MIDWEEK MIXTAPE // 10th November 2010

Twitter has brought us many, many wonderful things. I don’t need to list them – you’re probably tweeting your favourite celeb right now. However, this week, thanks to the combined tweets of @ryanpitchfork and @daverawkblog, I managed to view hopefully-fake, hi-res, super-veiny photos of Kanye’s meat and two veg. Thanks guys. The ANBAD Donkey celebrates in kind.

FIRST! Golden Glow was one of the many artists I wholly intended on catching at the In The City festival but didn’t for one reason or another (NB – probably due to watching D/R/U/G/S again). However, I did bump into Pierre Hall, AKA Golden Glow, just after No Age had rattled my eardrums, and I promised I’d write about him. I then promptly forgot.

GOLDEN GLOW // Adore Me

Adore Me doesn’t try anything obviously new – there is no discernible Witch House influence, for example – but in truth Pierre has found a bright, warm, mega-watt take on the same guitar, bass and drums set-up that so many are using nefariously at the moment. Hail, then, one of the brave few who are using instruments as instruments, as opposed to quasi-posing devices. Good stuff.

SECOND! Hi-Horse, simply by hailing from Helsinki, means that you can safely assume that theirs is a brand of super-jangly pristine power pop, right? Well, for once, no. 7th Street Ninjas is a song more in tune with clattering Americana – as wide, open and expansive as the Mojave desert. And yet… the chord changes are just too delightful to be from anywhere else other than Finland. Lovely.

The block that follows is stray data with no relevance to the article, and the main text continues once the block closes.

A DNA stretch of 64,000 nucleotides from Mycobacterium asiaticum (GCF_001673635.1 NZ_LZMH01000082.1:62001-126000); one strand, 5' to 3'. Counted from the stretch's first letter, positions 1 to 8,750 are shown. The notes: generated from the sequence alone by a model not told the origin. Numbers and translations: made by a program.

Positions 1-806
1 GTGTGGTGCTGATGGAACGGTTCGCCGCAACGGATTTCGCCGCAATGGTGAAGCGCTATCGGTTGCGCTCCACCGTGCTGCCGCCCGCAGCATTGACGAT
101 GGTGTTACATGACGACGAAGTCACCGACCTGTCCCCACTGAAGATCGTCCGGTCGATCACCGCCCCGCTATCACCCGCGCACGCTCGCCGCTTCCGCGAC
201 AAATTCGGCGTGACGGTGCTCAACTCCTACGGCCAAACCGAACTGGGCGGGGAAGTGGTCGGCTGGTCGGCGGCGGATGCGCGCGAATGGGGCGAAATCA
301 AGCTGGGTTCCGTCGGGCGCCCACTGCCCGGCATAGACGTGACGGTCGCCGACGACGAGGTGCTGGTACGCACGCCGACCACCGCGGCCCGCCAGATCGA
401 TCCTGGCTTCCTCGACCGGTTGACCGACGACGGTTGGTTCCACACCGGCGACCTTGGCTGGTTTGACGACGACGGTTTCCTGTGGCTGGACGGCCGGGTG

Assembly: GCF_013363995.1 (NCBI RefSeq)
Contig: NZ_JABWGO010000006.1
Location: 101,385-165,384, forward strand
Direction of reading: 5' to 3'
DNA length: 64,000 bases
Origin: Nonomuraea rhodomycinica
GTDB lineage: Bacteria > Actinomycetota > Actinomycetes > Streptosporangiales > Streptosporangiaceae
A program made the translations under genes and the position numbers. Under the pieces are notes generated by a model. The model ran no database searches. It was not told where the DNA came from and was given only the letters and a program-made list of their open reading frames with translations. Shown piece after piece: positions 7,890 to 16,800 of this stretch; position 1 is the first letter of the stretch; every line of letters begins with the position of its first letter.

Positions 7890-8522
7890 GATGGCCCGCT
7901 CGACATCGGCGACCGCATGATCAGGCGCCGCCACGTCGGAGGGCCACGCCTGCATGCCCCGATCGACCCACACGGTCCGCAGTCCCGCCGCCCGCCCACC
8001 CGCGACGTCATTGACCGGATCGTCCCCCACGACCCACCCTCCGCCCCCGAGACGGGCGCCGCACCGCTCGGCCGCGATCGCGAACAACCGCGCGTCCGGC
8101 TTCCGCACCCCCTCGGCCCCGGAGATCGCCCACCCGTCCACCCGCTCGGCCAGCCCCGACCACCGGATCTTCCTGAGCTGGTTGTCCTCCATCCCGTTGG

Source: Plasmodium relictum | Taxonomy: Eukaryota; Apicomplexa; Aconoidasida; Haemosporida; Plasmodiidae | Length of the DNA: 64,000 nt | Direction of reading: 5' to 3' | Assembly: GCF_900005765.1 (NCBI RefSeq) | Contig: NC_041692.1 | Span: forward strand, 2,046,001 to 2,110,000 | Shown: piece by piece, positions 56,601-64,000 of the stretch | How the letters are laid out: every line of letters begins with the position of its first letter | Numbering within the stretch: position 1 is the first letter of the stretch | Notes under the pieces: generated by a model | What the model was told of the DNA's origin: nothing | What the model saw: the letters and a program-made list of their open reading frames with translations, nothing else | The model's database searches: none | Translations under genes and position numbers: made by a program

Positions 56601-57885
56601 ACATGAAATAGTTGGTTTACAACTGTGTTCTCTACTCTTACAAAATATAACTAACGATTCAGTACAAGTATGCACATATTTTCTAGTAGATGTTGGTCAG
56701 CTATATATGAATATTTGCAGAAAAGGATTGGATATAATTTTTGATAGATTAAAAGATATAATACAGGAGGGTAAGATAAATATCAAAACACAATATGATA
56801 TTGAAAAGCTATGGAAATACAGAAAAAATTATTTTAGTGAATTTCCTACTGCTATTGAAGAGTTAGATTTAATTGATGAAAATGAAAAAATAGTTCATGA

THIRD! The Paraffinsnow that’s more like it. ANBAD has been missing its regular dose of stupefying mentalism, and here, on screaming, thrashing and head-hammering songs like People Like You, The Paraffins kindly deliver. Don’t judge wholly on the freak-outs: songs like Something Good are deft, sweet and charming (and mental). Brilliant.

FOURTH! Magical Beast might well be the Jabberwock himself for all I can glean from mind-altering bursts of alien creativity like Kidmurmur, a lovely song that sounds like half a dozen other lovely songs all played at once. Structure is clearly an overrated concept in Magical Beast’s world, though on this evidence, it’s hard to argue on the contrary. A bewildering delight.

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